for Justification by faith only. Is so formidable an objection alleged against your fundamental doctrine? Let your whole life be a refutation of the charge. Are you reproached with the pernicious consequences of your tenets? Labour the more strenuously and circumspectly to shew, by your own example, that the doctrine which you profess is a doctrine according to godliness. Are you called to contend for what you conceive to have been the faith which was once delivered unto the saints? Contend with meekness of wisdom. Contend in the spirit of love. Prove that the way of truth is the more excellent way by the excellence of the fruits which it displays. Let this be the object of your contention, to excel in good works; to abound more and more in all holy conversation and godliness; by well doing to put to silence the ignorance of foolish men. Finally, my brethren, whatsoever things are true, whatsoever things are honest, whatsoever things are just, whatsoever things are pure, whatsoever things are lovely, whatsoever things are of good report; if there be any virtue, if there be any praise, think on these things. Those things which we have both learned and received from Christ and his apostles do; and the God of peace shall be with you*.

* Phil. iii. 8, 9.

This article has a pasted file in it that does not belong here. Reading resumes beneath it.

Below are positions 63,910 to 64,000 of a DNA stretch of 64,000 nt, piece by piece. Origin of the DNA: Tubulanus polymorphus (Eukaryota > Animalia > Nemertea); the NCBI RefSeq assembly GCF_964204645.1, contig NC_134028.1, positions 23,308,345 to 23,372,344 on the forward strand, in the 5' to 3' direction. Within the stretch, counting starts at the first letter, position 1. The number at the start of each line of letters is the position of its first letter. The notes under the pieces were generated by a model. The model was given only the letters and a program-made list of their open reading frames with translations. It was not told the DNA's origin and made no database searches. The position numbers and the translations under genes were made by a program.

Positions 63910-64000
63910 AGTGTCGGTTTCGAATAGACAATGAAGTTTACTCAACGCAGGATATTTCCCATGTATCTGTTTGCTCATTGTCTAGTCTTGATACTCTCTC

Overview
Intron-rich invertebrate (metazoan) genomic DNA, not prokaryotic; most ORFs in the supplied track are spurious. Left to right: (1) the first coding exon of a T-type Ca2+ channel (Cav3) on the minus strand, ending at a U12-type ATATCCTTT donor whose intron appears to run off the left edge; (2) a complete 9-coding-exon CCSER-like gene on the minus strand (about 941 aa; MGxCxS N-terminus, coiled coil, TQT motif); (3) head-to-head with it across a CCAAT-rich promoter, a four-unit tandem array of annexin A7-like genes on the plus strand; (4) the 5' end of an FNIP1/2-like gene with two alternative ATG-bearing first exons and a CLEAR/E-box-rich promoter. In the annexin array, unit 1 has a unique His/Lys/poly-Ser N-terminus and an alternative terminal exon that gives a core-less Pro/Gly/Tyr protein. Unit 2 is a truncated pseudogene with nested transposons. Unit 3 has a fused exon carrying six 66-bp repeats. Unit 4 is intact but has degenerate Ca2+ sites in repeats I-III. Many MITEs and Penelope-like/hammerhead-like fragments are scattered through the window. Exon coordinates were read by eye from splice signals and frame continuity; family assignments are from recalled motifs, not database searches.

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The Heart of the Sons of Men is full of Evil. IT is a truth, which Scripture throughout inculcates, and experience every day confirms, that no man, without some previous sense of his guilt and danger as a sinner, will ever cordially submit himself to the righteousness of God. The free gift of Justification will be little esteemed by one, who retains the presumptuous hope, that he has a righteousness of his own, in which he may appear before God. If the man-slayer had not dreaded the sword of the avenger of blood, he would not have fled for safety to the city of refuge. If the Israelites had not felt the envenomed bite of the fiery serpents, they would not have looked up for a cure to the brazen serpent. If the sinner be not impressed with some conviction of his misery, he will never flee to

Christ for refuge, or look up to him for deliverance from the wrath to come.

The same train of reasoning may be adopted with respect to the other branch of salvation, our Sanctification. The promise of the Spirit, and of the Renewal of the Heart to Holiness, will be lightly regarded by those who cherish favourable sentiments of the goodness of their own hearts, or entertain very limited notions of their original depravity. They that are whole need not a physician, but they that are sick. Some adequate conceptions must be obtained of the strength and inveteracy of the disease, before any just apprehensions can be formed of the necessity and magnitude of the projected cure. To no other cause, indeed, but to inadequate conceptions of the nature and extent of Human Corruption is it owing, that so many partial and defective sentiments prevail respecting the meaning of conversion; of being born again of the Spirit; of putting off the old man, and of putting on the new man; and of other corresponding expressions, by which a transition from a state of sin to a state of holiness is designated. Yet such inadequate conceptions cannot but exist, so long as men, instead of simply crediting the plain and positive declarations of the word of God, listen to the suggestions of their own proud and carnal reasonings, and interpret the sacred